We’ve been building Smart City applications and services for a number of years – most notably via Urban Opus in Canada and Smart Streets in the UK. During that time we’ve been exploring how best to foster a vibrant Smart City ecosystem. In particular we’ve seen time after time how Smart City projects get started in a burst of enthusiasm, and then wither when something new comes along. They wither because they are not self sustaining, perhaps because there’s no real citizen pull, or there is no clear business model, or they are technology led rather than user driven – there are many reasons.
We don’t have the all the answers, but we’ve written up some of our experiences and some of the lessons in a paper we’ll be presenting at the Smart Cities workshop in Japan in September – part of the UbiComp conference.
You can read the full paper here:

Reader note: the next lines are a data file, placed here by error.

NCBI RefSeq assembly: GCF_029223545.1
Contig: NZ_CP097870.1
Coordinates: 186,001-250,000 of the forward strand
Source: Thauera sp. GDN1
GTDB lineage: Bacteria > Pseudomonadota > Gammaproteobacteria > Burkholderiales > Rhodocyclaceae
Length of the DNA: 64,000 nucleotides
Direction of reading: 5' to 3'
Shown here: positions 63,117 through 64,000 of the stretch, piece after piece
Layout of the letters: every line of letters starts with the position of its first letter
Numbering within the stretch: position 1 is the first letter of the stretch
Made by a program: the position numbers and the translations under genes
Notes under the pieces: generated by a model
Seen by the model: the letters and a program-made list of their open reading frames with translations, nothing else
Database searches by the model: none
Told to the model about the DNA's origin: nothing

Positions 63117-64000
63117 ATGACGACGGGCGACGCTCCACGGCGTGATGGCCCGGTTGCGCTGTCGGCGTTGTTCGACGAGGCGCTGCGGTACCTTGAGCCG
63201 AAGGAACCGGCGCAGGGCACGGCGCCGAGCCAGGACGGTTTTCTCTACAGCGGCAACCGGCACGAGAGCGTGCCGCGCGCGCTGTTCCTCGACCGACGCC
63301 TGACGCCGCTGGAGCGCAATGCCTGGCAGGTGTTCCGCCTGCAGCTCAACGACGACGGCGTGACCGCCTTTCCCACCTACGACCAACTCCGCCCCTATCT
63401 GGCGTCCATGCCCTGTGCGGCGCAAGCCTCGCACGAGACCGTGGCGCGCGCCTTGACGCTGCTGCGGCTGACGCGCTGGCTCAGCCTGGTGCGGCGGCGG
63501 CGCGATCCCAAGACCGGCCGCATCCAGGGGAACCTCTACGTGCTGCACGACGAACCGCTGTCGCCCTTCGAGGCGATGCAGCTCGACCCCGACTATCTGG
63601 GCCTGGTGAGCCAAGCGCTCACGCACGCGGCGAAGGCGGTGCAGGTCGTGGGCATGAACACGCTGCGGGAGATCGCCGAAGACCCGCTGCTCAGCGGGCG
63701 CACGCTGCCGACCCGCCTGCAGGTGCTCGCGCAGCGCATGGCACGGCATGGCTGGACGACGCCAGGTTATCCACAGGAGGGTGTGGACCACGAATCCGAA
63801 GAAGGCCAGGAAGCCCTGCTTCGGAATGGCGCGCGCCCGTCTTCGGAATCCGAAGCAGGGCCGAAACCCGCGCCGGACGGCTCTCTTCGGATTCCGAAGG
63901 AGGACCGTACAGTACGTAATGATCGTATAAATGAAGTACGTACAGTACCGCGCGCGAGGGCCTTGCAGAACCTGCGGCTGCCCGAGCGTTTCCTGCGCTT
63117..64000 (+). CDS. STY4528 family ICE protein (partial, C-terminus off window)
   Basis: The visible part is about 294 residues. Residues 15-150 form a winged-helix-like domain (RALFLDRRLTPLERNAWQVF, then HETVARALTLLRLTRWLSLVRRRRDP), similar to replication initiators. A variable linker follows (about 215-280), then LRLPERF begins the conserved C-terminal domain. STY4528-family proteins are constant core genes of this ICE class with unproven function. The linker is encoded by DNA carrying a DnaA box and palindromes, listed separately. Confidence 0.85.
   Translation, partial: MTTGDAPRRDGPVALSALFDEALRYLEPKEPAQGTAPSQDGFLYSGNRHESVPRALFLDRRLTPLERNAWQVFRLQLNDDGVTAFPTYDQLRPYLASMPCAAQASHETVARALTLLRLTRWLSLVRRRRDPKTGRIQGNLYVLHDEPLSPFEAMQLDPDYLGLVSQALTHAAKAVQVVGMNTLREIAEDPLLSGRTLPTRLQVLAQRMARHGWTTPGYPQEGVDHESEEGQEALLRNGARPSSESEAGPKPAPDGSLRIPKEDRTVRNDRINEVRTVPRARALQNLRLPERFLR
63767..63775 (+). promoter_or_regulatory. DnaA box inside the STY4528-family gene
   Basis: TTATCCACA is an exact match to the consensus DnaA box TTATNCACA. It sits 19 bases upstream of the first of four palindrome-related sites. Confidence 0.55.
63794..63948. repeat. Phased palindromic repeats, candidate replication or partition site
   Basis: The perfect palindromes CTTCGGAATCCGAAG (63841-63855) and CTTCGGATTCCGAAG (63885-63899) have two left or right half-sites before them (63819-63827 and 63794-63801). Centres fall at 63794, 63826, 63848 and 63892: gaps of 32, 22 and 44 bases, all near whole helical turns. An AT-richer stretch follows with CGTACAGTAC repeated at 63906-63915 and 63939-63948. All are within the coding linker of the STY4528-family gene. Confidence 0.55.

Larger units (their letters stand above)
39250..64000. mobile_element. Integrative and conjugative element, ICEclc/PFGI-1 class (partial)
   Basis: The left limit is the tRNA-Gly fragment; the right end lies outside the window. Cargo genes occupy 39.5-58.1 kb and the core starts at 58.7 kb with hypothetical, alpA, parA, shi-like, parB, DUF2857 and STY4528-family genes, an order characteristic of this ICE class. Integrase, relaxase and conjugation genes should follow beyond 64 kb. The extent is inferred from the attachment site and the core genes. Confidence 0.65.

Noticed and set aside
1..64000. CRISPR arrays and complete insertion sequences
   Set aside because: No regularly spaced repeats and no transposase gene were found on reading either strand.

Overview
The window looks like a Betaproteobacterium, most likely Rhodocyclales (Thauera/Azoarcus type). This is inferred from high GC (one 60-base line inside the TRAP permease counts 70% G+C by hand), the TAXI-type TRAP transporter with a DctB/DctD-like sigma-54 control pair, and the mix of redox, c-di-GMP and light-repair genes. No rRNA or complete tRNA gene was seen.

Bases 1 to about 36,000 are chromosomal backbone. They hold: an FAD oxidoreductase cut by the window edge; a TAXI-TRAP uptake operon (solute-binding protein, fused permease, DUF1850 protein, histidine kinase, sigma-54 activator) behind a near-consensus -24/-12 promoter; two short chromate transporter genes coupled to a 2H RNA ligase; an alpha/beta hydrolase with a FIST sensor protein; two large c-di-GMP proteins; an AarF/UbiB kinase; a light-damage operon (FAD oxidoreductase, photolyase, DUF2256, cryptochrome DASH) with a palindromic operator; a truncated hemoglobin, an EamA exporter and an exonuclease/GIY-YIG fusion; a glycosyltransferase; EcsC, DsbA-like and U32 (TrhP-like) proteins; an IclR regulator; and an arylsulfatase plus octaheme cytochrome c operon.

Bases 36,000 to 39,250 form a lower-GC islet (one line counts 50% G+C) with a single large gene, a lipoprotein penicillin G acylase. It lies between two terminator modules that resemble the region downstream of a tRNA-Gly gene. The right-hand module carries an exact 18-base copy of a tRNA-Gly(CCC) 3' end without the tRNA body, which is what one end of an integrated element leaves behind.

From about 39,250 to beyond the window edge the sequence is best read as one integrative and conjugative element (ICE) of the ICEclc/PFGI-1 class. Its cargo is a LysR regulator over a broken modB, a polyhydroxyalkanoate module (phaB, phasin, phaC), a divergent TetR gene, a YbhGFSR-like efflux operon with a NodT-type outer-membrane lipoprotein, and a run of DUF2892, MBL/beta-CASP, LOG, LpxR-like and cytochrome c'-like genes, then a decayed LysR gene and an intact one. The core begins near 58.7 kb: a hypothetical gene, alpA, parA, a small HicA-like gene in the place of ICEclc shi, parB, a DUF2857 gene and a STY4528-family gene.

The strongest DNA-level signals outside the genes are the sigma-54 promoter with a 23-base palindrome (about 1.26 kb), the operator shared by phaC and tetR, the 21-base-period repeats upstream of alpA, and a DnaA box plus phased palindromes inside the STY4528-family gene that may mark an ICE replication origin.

However the lessons can be summarized as:
- Top-down, technology driven projects often don’t deliver significant value. Cities are not machines and a focus on improving infrastructure efficiency, while laudable, is not always the best use of city resources.
- Community engagement is critical. It needs to drive projects ideas, be engaged during development and is required for uptake and service sustainability.
- To bootstrap projects, and help develop a thriving ecosystem, technical resources are needed to support community needs. Our experiences have shown that a modest investment in a city wide data hub and simple development tools is sufficient.
- Trust is essential. By actively engaging citizens, it is possible to build trust such that citizens will engage and will provide useful data that can be used to develop new services.